The concept of the thermophotovoltaic (TPV) device has been around for more than 50 years. In that time, its promise of a theoretical conversion efficiency of over 80 percent has been a tantalizing improvement over the still meek conversion efficiencies found in the average commercially available single-junction, silicon-based solar cells that reach just 15 percent.
Despite their theoretical promise, TPV devices haven’t been able to achieve much higher than 8 percent conversion efficiency. The problem has been that the thermal emitter (one of the two main components that make up a TPV device, the other being the photovoltaic diode) has yet to be made of a material that can withstand the temperatures required to make it effective.
Now, in joint research at Stanford University, the University of Illinois at Urbana Champaign and North Carolina State University, researchers have discovered that if they coat the tungsten typically used in thermal emitters with a nanostructured layer of a ceramic material called hafnium dioxide that they developed, the emitter will withstand extreme temperatures.
The researchers, whose findings were published in the journal Nature Communications (“Three-dimensional self-assembled photonic crystals with high temperature stability for thermal emission modification”), determined that the nanostructured coating enabled thermal emitters to remain stable at temperatures as high as 1400 ºC (2500 ºF). Previous prototypes would fall apart when temperatures reached 1200 ºC. (You can see this destruction in the image [right].)
"This is a record performance in terms of thermal stability and a major advance for the field of thermophotovoltaics," said Shanhui Fan, a professor of electrical engineering at Stanford University, in a press release.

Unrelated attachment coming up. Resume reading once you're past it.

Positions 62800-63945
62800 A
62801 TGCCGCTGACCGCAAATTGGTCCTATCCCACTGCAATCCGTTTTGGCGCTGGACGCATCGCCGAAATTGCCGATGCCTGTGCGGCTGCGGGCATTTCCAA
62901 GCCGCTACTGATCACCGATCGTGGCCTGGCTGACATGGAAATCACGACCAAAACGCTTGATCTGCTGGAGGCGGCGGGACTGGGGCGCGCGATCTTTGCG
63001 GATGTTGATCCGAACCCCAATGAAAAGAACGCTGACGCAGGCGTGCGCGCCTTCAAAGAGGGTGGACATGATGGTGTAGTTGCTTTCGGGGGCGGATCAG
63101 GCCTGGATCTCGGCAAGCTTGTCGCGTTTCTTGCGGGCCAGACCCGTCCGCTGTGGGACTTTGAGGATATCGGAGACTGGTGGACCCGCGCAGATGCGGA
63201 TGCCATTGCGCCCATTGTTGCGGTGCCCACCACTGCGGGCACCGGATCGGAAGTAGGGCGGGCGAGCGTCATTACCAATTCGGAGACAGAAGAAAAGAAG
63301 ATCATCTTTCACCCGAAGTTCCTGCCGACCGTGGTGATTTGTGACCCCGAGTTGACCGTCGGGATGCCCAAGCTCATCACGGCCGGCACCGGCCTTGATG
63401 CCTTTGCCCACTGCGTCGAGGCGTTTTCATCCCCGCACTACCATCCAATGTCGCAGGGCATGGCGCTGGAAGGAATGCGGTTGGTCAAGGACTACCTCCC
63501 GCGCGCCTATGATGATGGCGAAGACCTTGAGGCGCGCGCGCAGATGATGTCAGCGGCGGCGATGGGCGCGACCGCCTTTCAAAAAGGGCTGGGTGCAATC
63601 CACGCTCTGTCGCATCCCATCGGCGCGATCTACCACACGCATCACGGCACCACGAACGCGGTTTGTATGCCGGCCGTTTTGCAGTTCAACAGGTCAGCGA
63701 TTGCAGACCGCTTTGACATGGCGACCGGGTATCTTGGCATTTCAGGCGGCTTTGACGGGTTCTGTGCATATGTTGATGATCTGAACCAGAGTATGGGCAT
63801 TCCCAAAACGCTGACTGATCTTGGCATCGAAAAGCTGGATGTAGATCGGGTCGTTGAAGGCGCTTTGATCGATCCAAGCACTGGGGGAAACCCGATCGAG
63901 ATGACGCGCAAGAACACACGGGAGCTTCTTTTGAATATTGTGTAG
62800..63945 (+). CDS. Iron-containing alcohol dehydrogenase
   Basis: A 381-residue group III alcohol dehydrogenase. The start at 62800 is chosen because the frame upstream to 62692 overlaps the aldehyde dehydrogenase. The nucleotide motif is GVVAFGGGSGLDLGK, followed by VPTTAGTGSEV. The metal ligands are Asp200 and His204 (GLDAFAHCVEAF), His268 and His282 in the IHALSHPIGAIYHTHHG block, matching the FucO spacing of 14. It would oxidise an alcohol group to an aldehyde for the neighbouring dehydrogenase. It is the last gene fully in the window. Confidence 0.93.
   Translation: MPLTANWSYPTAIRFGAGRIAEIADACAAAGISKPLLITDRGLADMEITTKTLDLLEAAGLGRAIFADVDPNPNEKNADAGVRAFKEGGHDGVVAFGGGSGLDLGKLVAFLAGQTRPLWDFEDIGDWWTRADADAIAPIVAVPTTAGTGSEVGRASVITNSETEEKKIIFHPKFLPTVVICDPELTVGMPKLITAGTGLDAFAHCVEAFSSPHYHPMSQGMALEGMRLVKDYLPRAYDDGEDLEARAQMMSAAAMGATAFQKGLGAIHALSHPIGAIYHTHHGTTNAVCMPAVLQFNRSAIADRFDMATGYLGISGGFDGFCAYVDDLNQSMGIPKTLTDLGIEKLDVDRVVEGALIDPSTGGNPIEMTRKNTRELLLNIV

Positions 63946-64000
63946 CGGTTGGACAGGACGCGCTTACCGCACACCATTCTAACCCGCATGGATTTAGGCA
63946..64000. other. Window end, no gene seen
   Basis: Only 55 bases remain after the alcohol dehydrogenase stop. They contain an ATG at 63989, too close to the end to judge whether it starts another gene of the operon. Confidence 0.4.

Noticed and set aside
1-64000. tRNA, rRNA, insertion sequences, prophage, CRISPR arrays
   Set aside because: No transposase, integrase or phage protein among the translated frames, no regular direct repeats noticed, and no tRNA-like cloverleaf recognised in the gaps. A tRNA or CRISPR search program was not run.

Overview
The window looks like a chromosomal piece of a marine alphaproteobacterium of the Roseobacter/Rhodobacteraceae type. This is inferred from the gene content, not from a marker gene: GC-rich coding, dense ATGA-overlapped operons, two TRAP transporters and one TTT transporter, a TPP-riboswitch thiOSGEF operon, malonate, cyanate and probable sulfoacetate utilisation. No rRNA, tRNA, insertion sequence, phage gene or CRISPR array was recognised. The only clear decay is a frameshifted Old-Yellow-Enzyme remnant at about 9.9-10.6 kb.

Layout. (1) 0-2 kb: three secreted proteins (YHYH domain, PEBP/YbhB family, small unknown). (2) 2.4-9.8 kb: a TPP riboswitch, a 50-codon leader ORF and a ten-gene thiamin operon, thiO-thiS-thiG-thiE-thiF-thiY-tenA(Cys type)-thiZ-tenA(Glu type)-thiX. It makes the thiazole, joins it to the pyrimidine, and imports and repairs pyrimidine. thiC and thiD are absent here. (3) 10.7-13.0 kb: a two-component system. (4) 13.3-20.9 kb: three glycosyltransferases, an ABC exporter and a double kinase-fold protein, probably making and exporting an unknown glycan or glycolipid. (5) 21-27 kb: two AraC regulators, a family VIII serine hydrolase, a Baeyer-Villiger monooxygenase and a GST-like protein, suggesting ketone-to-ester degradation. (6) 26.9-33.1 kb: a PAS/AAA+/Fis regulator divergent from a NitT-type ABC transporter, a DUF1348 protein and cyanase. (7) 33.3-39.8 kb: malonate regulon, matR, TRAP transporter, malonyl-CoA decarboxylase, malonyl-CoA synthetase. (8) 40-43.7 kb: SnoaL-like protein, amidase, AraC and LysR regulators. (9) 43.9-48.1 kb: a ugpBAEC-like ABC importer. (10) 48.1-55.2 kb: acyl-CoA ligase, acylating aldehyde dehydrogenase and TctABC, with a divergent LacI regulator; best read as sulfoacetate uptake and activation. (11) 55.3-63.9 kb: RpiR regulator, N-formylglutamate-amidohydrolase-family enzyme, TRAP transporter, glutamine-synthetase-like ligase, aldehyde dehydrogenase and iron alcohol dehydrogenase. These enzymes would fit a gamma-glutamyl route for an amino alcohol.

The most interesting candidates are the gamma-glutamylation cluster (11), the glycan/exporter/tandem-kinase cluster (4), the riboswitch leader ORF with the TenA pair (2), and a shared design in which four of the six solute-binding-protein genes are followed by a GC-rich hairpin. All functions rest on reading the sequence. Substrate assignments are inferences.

The essential difference between a TPV and your typical photovoltaic device is the thermal emitter. In standard photovoltaics, the sun itself serves as the thermal emitter.
Unfortunately, with the sun as the thermal emitter, traditional photovoltaics can't make the most of the available energy because they are designed to take in only infrared light. All of the other, higher-energy light waves emitted from the sun are wasted as heat. The thermal emitter in a TPV device acts as an intermediary between the sun and the photovoltaic diode. It converts the higher-energy light waves into infrared light that the photovoltaic diode can convert into electricity.
"Essentially, we tailor the light to shorter wavelengths that are ideal for driving a solar cell," Fan said in the release.
While the new material the researchers developed can manage to stay stable at high temperatures, they admit that it can’t yet remain stable for the length of time that would make it viable as a component in a commercial device.
The researchers observed that when the ceramic-coated emitters were subjected to temperatures of 1000 ºC, they retained their structural integrity for more than 12 hours. At 1400 ºC, the samples began to break down after about an hour.
While 12 hours and one hour do not exactly conjure up the idea of these devices changing the photovoltaic landscape any time soon, it does open up an avenue that many had not expected was available.
"These results are unprecedented," said former Illinois graduate student Kevin Arpin, lead author of the study, in the press release. "We demonstrated for the first time that ceramics could help advance thermophotovoltaics as well other areas of research, including energy harvesting from waste heat, high-temperature catalysis, and electrochemical energy storage."
Images: Kevin Arpin
Dexter Johnson is a contributing editor at IEEE Spectrum, with a focus on nanotechnology.